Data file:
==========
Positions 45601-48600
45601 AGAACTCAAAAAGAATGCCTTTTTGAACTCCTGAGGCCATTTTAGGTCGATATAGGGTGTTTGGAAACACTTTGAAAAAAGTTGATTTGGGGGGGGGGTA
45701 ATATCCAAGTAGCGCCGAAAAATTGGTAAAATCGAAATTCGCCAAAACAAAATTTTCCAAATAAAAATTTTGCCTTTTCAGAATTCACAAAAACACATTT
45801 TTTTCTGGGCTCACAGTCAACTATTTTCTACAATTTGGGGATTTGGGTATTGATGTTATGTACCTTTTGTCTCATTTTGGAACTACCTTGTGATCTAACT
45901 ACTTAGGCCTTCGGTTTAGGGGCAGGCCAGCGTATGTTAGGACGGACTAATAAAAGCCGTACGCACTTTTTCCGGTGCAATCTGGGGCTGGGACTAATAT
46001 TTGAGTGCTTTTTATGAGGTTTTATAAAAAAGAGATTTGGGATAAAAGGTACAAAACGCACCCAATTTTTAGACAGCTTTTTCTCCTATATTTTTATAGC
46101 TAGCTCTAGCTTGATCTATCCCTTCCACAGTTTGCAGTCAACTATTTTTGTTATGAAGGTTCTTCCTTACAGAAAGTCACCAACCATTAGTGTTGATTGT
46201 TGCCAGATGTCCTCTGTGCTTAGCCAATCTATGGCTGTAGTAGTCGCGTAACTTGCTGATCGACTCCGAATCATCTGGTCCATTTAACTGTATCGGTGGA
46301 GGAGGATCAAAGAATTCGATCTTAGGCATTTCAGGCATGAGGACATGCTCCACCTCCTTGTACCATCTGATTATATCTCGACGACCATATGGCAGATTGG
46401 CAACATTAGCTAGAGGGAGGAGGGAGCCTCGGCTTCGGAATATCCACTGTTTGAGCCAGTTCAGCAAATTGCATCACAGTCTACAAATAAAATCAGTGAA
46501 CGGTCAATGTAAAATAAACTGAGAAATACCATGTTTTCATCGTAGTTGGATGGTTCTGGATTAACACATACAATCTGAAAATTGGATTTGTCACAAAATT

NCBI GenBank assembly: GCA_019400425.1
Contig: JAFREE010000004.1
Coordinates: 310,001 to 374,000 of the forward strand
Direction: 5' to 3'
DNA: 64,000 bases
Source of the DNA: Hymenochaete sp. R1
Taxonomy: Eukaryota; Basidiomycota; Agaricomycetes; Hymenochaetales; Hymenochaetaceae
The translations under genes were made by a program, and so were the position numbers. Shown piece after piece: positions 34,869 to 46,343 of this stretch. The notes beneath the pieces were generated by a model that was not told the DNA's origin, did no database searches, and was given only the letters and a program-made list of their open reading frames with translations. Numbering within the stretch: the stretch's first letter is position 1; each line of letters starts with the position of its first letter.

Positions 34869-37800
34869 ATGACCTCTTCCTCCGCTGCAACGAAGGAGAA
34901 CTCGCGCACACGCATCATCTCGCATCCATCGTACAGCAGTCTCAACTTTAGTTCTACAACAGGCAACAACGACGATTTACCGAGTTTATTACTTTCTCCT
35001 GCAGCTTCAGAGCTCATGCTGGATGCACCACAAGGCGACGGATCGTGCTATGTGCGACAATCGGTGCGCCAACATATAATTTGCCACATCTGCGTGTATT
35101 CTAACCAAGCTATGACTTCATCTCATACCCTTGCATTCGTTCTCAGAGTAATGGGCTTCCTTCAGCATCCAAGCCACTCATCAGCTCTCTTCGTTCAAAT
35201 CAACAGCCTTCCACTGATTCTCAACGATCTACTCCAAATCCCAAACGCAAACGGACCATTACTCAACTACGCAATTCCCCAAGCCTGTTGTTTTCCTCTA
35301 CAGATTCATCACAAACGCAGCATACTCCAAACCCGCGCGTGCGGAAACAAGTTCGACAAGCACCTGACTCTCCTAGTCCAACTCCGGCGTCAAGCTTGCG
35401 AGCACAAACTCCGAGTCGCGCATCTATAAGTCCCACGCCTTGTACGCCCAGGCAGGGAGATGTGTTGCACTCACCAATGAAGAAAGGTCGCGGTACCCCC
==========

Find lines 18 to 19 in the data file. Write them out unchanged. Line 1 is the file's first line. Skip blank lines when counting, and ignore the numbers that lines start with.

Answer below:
Taxonomy: Eukaryota; Basidiomycota; Agaricomycetes; Hymenochaetales; Hymenochaetaceae
The translations under genes were made by a program, and so were the position numbers. Shown piece after piece: positions 34,869 to 46,343 of this stretch. The notes beneath the pieces were generated by a model that was not told the DNA's origin, did no database searches, and was given only the letters and a program-made list of their open reading frames with translations. Numbering within the stretch: the stretch's first letter is position 1; each line of letters starts with the position of its first letter.